Speaker: Yale Patt, University of Michigan
Subject: Toward 10 IPC Processors - The Instruction Bandwidth Problem
Process technology promises 100 million transistors on a chip by the turn of the century and 1 billion transistors not long after that. Our objective is to harness them in behalf of a highest performing uniprocessor on a chip. Our current target (until we find out we are being too conservative) is a 10 IPC processor. To get there requires two things: delivering much larger instruction bandwidth and consuming that bandwidth. This talk will deal with some global thoughts about the appropriate use of 100 million transistors on a chip, and some specific remarks on what we are doing to deliver larger amounts of instruction bandwidth. Branch prediction, for example, is a necessary but not sufficient element of the solution to the instruction bandwidth problem.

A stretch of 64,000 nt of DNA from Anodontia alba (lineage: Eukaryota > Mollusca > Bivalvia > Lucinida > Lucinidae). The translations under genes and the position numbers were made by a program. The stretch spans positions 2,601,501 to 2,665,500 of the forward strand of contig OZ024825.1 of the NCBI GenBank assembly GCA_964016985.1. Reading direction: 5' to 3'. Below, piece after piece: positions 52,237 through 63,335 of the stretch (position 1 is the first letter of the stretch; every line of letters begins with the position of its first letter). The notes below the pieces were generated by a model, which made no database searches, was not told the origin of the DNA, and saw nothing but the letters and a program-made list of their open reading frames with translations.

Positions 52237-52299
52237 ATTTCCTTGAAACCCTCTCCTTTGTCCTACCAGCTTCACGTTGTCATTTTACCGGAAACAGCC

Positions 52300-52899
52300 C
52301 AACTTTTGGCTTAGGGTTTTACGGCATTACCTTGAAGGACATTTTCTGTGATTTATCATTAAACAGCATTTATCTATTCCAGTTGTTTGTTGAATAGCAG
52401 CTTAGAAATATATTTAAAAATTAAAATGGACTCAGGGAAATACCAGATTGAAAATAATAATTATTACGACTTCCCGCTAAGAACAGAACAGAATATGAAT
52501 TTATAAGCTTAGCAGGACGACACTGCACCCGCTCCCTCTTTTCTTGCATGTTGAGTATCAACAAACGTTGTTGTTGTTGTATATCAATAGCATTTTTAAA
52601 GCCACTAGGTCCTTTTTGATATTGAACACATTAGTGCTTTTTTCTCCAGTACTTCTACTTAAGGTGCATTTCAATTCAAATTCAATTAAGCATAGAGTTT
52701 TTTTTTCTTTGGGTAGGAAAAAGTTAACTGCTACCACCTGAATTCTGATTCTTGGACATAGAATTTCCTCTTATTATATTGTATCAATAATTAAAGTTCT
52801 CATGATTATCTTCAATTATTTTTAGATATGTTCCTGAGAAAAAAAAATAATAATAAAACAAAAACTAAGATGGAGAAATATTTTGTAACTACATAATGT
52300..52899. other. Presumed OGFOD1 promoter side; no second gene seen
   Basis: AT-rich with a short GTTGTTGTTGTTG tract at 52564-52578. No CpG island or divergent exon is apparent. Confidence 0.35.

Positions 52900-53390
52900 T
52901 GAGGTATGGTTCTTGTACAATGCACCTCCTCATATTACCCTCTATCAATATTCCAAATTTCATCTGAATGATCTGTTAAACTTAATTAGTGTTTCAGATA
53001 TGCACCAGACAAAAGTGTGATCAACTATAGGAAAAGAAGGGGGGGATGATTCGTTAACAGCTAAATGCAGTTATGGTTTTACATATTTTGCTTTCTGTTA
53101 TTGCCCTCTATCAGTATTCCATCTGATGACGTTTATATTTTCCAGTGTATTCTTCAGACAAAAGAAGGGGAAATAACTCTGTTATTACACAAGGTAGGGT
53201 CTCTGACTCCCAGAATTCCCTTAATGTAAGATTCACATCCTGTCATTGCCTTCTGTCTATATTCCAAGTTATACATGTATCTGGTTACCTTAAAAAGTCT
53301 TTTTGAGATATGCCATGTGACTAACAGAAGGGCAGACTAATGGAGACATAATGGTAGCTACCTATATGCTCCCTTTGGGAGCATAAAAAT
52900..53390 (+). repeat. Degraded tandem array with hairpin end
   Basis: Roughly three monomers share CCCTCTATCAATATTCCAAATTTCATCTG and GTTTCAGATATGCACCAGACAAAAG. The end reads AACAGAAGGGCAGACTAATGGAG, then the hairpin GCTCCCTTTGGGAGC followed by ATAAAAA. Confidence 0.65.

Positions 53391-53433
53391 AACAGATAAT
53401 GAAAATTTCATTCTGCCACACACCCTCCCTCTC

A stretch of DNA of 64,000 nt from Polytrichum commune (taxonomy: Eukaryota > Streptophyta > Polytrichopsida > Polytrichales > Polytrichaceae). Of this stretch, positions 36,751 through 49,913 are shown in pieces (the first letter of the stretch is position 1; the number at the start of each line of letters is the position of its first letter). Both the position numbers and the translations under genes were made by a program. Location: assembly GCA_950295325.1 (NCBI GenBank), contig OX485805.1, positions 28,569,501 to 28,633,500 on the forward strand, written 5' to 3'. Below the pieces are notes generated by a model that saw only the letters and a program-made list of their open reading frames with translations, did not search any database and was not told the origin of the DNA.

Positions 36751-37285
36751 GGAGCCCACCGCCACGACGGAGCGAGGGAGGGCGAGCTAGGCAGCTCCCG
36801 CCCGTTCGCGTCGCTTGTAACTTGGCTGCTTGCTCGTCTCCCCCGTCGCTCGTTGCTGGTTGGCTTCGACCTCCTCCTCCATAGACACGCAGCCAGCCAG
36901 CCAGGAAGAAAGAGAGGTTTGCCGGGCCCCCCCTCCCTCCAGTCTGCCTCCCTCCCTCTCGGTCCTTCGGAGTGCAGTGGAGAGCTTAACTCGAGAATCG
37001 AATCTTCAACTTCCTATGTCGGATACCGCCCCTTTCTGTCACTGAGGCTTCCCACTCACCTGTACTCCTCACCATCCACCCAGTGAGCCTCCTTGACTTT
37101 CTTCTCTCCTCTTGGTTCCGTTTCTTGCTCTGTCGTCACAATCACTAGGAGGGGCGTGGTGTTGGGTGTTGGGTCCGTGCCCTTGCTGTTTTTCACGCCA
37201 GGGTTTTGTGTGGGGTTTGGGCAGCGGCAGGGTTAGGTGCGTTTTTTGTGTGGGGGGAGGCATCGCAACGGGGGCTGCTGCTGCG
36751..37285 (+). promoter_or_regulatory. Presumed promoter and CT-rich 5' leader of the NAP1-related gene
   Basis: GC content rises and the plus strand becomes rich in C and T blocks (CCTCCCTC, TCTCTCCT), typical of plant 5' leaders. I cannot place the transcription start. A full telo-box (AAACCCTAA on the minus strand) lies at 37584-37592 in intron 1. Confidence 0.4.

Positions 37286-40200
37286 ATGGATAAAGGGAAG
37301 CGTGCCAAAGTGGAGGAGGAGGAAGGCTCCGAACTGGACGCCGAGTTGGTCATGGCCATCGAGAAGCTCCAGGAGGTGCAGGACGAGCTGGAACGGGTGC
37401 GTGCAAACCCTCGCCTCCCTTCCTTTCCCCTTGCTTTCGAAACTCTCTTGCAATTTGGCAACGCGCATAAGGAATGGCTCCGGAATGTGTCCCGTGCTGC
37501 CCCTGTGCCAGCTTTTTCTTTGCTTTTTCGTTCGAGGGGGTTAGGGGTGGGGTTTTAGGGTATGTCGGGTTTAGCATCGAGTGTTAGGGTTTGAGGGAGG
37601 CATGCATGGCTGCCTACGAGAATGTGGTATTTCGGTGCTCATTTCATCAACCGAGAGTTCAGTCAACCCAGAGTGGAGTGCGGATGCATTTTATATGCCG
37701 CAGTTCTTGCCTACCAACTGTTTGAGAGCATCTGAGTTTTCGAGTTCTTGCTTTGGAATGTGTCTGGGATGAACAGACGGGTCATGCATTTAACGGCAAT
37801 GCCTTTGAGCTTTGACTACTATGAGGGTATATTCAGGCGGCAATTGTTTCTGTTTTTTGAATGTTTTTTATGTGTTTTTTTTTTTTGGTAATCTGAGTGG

Yale Patt is a Professor of Electrical Engineering and Computer Science at the University of Michigan. He is a Fellow of the IEEE, a recipient of the Eckert-Mauchly Award (1996) and the Emanuel Piore Award (1995) and numerous other awards. The research he and his students have done has left an indelible mark on most of today's high performance microprocessors. He is an alumnus of the Computer Systems Laboratory (then the Digital Systems Laboratory) receiving his Phd in 1966. -dra
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